How to make a healthy prairie

One of our main goals at INHF is to preserve, protect and restore Iowa’s prairies. In addition to creating beautiful landscapes, a thriving prairie ecosystem can prevent soil erosion, provide crucial habitat for wildlife and insects and promote water quality.

We’ve put together a hypothetical recipe for a healthy Iowan prairie. Our mix contains a balanced combination of grasses, sedges and forbs. Each ingredient was hand-selected for a central Iowa ecosystem, and the ideal ratio of grasses to flowering plants promotes optimal prairie health.

We used a grass, sedge and switchgrass mix, and eight varieties of forbs. Each forb serves a specific purpose. Milkweed, for example, provides a food source for pollinators. The greater the diversity, the more resistant the prairie will be to encroaching invasive species.

Want to concoct your own prairie? Contact a local conservation specialist or find a prairie seed dealer, listed under “Services,” here.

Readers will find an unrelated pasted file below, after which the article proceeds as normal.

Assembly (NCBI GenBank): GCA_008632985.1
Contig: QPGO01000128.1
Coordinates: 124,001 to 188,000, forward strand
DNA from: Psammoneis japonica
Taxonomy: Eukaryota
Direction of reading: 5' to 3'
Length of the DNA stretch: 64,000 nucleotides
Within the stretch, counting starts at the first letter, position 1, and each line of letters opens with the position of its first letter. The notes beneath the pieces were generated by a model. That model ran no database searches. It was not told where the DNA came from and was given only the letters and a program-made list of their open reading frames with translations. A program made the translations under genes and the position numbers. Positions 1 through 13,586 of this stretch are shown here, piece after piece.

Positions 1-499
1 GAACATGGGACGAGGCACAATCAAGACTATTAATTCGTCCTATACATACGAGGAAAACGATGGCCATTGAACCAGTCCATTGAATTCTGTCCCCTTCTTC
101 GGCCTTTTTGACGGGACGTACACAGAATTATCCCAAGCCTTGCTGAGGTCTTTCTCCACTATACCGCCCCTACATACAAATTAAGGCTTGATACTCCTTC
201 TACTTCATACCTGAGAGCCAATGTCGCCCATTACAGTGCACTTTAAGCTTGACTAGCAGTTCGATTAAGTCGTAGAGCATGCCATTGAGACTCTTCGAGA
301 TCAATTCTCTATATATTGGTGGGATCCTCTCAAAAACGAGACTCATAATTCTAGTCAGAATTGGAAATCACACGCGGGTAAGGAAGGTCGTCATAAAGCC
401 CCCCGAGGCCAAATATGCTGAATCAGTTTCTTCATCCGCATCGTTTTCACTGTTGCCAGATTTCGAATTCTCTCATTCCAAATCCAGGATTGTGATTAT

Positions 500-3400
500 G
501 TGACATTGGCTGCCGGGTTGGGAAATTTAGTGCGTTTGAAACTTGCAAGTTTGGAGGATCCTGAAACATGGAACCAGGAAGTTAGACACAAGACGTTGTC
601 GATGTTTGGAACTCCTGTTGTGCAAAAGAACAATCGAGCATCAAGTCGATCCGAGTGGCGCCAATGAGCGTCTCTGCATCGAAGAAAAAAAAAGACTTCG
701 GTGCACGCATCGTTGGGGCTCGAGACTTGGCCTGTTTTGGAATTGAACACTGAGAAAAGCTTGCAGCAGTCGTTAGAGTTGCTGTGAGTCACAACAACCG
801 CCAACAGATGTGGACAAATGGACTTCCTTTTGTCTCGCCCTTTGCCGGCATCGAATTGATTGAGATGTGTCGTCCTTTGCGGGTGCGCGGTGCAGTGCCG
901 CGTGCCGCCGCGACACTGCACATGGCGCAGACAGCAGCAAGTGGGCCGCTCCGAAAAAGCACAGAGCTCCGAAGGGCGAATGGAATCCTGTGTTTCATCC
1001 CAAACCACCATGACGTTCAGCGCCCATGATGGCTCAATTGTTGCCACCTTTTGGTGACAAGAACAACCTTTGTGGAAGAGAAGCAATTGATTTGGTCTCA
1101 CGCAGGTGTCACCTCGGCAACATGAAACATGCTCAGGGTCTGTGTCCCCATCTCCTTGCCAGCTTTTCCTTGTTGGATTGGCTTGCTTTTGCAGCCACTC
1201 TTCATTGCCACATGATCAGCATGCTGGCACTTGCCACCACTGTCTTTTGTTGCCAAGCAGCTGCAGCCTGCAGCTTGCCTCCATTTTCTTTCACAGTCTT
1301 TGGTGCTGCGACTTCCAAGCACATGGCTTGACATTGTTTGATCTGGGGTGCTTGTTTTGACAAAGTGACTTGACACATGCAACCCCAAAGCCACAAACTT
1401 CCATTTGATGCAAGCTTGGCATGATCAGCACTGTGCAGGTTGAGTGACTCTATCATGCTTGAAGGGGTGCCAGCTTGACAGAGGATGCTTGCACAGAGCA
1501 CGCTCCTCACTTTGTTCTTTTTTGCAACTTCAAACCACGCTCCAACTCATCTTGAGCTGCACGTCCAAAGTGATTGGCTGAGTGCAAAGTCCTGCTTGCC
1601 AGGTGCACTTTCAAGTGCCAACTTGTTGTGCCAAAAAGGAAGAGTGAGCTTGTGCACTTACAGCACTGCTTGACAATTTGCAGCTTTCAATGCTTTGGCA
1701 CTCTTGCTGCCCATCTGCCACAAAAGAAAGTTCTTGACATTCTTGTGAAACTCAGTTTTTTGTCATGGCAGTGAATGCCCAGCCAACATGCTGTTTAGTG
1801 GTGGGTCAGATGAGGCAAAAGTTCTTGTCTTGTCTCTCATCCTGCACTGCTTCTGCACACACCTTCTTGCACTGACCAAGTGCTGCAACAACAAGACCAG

Purple Prairie Clover

It’s always fun to learn a little bit more about Iowa’s wild prairie flowers – especially during the summer when most are in full bloom and we’re out exploring nature.

All Rights Reserved Megan BannisterName: Dalea purpurea (commonly known as Purple Prairie Clover)

Location: Can be found from Indiana to Montana, south in Tennessee, Arkansas, Texas and New Mexico, as well as parts of eastern New York

Fun Facts

These flowers bloom in flowering wreaths from the bottom of the spiked stem upward until the whole spike is covered in bright blooms.

The vigorous taproot can be made into a tea that will reduce the fever of individuals with the measles.

This wildflower helps to correct high levels of nitrogen in soil.

Information compiled from the United States Department of Agriculture Natural Resources Conservation Service